The Rocky Mountain capshell is a a tiny species of freshwater limpet (gastropod). It has a flat, brown shell, 5 mm in length, 2.7 mm wide. The apex of the shell is pointed backwards, and to the left (dextral). Shell sculpture includes both radial striae and growth lines (Anderson 2005).
This species is tolerant of a wide temperature range (Anderson 2005). Like other types of limpets, this species moves as it grazes using its muscular foot. This species grazes on algae. According to Anderson (2005), this species “lays yellowish egg masses of two to three eggs (Clarke 1970). Individual eggs measure approximately 1 mm (0.039 in) long and 0.5 mm (0.02 in) wide (Clarke 1970)”.
In the US, this species is found in cold boreal lakes with rocky substrate (Anderson 2005). In BC, it has been found on several substrates, including the undersides of rocks in shallow water, submerged wood, decaying (cattail) leaves (Lee and Ackerman 2000). It has also been found in slow-moving rivers (Anderson 2005).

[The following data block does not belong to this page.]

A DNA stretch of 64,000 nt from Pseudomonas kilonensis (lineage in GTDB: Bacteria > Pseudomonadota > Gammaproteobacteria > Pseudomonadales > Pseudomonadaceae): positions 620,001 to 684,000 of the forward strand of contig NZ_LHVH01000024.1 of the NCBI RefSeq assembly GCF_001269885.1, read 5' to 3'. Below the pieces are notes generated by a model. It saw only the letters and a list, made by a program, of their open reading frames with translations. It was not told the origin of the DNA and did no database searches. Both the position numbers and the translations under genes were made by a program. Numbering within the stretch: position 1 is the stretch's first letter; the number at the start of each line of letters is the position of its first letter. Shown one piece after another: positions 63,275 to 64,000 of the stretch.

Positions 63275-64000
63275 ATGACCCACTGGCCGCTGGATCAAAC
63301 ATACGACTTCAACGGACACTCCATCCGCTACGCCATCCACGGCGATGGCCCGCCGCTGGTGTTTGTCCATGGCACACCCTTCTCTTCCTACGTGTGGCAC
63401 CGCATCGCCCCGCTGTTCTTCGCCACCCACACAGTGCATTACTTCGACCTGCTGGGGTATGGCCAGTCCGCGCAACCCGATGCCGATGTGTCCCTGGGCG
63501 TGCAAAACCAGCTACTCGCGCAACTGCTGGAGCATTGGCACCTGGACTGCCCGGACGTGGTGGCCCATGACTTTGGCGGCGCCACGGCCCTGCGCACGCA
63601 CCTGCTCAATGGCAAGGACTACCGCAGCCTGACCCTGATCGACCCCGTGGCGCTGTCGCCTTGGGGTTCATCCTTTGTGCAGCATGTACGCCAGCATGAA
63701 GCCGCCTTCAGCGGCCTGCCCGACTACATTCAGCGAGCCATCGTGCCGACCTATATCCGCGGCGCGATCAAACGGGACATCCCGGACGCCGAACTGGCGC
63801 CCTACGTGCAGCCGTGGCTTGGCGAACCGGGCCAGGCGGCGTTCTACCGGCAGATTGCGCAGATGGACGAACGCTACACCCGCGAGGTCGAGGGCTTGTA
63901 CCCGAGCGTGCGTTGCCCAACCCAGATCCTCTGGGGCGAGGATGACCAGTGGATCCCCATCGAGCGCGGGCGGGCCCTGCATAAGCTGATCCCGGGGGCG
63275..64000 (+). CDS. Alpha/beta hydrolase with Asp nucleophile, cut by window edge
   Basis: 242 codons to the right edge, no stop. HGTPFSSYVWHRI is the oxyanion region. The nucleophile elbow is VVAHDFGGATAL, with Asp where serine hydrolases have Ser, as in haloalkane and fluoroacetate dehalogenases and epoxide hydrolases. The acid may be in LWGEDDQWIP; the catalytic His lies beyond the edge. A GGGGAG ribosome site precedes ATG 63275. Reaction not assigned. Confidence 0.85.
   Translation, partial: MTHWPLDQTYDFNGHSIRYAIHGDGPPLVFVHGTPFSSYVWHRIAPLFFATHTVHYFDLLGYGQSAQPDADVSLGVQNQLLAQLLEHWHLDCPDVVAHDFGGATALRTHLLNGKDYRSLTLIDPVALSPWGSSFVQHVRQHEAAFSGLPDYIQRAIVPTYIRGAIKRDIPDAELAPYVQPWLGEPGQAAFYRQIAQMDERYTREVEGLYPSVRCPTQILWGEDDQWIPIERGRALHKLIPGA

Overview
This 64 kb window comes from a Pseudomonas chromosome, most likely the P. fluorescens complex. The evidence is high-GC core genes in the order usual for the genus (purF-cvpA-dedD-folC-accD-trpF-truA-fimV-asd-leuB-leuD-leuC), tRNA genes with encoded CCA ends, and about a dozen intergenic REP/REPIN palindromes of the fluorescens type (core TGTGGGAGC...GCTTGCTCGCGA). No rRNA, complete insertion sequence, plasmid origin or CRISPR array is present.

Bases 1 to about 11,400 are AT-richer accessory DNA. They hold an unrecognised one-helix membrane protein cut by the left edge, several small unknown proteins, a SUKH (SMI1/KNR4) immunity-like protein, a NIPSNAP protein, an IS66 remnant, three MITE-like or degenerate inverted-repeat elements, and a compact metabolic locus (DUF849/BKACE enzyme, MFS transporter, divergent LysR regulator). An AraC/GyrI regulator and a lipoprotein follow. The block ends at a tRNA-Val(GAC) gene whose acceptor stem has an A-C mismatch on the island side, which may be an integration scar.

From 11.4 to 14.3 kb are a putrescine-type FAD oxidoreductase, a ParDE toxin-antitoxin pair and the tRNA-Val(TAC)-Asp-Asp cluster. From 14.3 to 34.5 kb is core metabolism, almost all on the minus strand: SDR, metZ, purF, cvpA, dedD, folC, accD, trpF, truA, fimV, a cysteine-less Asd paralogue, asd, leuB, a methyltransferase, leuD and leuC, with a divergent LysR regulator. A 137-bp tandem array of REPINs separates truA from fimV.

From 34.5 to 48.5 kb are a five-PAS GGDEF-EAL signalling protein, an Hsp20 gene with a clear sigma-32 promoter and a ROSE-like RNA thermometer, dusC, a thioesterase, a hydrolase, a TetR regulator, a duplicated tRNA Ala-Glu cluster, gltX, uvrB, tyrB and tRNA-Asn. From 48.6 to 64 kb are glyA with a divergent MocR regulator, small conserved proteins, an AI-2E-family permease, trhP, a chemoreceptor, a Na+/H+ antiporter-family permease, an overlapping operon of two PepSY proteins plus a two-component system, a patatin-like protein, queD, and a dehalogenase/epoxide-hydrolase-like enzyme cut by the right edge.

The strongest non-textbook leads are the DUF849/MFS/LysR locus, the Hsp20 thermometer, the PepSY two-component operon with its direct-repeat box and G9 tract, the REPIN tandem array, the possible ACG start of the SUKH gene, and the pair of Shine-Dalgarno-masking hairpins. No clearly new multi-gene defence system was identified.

This is the only species of the family Acroloxidae found in North America. It exhibits a disjunct distribution in North America, which may represent rarity or relictual populations. ( Lee and Ackerman 2000). As of 2000, there were 14 reported stations for it in Canada, with nine records reported from Canada (BC, Alberta, Ontario, Quebec).
Distribution in British Columbia
This species is found only in the east-central region of the province. It is known from Purden Lake, Shane Lake (Prince George), Carp Lake, Gataiga Lake, Babine Lake pond, Topley rest area pond, and Decker Lake.
Anderson, Tamara. 2005. Rocky Mountain Capshell Snail (Acroloxus coloradensis): A Technical Conservation Assessment. Prepared for the USDA Forest Service, Rocky Mountain Region, Species Conservation Project.
Lee, Jacqueline and Josef Daniel Ackerman. 2000. IN L. M. Darling, editor. 2000. Proceedings of a Conference on the Biology and Management of Species and Habitats at Risk, Kamloops, B.C., 15 - 19 Feb.,1999. Volume One. B.C. Ministry of Environment, Lands and Parks, Victoria, B.C. and University College of the Cariboo, Kamloops, B.C. 490pp.
Recommended citation: Author, Date. Page title. In Klinkenberg, Brian. (Editor) 2019. E-Fauna BC:
Electronic Atlas of the Fauna of British Columbia [efauna.bc.ca]. Lab
for Advanced Spatial Analysis, Department of Geography, University of British
Columbia, Vancouver. [Accessed:
2021-05-09 3:04:38 PM]
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